Tuesday, June 15, 2010

Maritime Day To Target Piracy Of International Shipping

IMO Unanimously Approve Proposal
Shipping News Feature

WORLDWIDE - Following a proposal by International Maritime Organization (IMO) Secretary-General Efthimios E. Mitropoulos, the IMO Council has unanimously approved that next year's World Maritime Day (WMD) theme should be "Piracy: orchestrating the response". WMD is always held in the last week of September, this years theme being “Year of the Seafarer”.

We have illustrated previously the rising tide of objections to the scourge of piracy which seems to continue unabated. Readers are reminded they still have the opportunity to sign the international petition launched recently which will be handed over at this years WMD, 23rd September. Details and a link to the petition can be found HERE.

The Secretary-General identified five objectives that IMO and the international maritime community should pursue in promoting the 2011 WMD theme. The IMO’s response seems both dedicated to attacking the symptoms and eradicating the results of piracy whilst dealing with the root causes of the problem which they admit continues to be endemic not only around the Horn of Africa, but in other parts of the world as well, despite the many and varied efforts to contain, if not eliminate, it.

The five objectives mentioned by Mr Mitropoulos are:

* secure the release of hostages by calling the world’s attention to the unacceptable plight of all those being held by pirates – seafarers, in the main – and, by so doing, create a worldwide demand for action that would eventually set them free.

* strengthen the protection of persons, ships and cargoes by constantly improving guidance to the industry; promoting even greater levels of support from navies; and providing care for those attacked or hijacked by pirates.

* ensure compliance with adopted measures by making certain that merchant vessels are aware of how to access the available naval protection, and that they are implementing the recommended preventative, evasive and defensive measures effectively.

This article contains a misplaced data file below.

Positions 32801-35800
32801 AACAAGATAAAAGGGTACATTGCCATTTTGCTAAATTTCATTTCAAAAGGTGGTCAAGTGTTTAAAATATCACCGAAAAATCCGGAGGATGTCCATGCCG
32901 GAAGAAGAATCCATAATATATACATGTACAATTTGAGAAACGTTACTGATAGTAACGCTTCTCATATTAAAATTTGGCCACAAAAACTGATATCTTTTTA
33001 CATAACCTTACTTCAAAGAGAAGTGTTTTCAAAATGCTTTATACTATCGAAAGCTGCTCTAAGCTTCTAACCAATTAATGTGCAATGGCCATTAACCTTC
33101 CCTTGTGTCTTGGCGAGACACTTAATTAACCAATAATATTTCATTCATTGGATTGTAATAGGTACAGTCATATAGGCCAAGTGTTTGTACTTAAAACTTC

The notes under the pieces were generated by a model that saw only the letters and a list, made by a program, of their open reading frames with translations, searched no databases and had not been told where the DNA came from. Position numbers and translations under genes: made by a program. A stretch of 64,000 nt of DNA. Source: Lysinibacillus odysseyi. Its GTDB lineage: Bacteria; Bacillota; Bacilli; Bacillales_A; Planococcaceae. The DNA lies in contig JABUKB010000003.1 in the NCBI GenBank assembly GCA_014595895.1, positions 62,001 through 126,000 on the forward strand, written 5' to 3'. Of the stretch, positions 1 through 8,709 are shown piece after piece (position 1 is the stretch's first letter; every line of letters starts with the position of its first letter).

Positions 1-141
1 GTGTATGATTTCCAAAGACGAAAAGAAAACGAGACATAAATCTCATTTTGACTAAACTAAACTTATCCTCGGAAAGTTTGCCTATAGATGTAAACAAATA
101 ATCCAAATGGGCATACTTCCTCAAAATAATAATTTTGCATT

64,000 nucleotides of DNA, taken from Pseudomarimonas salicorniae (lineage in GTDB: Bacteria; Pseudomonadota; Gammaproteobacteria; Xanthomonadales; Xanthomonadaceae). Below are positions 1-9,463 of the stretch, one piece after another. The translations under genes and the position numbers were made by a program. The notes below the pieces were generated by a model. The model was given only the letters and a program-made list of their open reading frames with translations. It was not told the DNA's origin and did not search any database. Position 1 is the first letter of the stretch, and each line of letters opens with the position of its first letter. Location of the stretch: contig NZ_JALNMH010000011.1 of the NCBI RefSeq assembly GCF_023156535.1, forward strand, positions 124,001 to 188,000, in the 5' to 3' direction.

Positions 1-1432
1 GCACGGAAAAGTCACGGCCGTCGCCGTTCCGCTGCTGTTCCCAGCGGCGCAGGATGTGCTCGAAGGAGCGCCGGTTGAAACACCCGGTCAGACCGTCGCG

* promote co-operation between and among States, regions and organizations in reducing the risk of attacks on innocent ships through information-sharing; coordination of military and civil efforts; and regional initiatives, such as the Djibouti Code of Conduct.

* build up the capacity of affected States to deter, interdict and bring to justice those who commit acts of piracy and armed robbery against ships, thereby enhancing maritime law enforcement and the safety of life at sea. And, while so doing, help tackle the root causes of piracy through the provision of assistance to States for the development of their maritime capacities and the protection of their maritime resources. And, in the case of Somalia, to contribute, in any way possible, to the country moving to a state of stability that will, in due course, have a beneficial impact on the state at sea.

As the IMO is the specialist agency of the United Nations with the remit for security of shipping worldwide it is to be hoped that the organisation will use all its influence to bring about changes, particularly within Somali society, to ensure this sea borne cancer can be eliminated. Whilst many seafarers are seeking a more robust response to the pirates the problem will only be completely eliminated when the extreme poverty in the region has been dealt with.